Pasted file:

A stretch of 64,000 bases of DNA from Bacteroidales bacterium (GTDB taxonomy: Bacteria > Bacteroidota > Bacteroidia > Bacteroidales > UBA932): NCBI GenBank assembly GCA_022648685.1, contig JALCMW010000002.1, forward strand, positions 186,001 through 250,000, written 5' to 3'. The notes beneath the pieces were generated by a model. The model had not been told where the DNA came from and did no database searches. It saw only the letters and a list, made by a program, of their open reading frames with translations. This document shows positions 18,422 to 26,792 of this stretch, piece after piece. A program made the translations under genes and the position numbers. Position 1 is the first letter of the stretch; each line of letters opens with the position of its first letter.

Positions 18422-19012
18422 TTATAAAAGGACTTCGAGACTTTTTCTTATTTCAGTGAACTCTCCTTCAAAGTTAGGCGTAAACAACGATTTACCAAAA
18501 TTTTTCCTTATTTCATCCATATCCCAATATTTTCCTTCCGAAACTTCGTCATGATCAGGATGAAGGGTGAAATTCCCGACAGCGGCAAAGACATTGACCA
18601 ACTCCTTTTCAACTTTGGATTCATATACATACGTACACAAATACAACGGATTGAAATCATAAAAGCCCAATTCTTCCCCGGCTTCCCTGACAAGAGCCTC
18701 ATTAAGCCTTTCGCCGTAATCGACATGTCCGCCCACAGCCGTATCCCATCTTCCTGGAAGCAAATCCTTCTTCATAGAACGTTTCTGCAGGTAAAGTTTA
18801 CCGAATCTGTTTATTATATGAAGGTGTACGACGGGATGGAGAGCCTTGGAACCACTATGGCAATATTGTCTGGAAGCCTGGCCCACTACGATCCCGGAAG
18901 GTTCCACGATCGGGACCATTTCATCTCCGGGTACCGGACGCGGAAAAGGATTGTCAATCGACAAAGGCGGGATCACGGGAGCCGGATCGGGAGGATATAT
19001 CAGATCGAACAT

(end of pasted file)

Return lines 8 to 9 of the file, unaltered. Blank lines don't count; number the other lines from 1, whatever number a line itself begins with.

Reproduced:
18901 GTTCCACGATCGGGACCATTTCATCTCCGGGTACCGGACGCGGAAAAGGATTGTCAATCGACAAAGGCGGGATCACGGGAGCCGGATCGGGAGGATATAT
19001 CAGATCGAACAT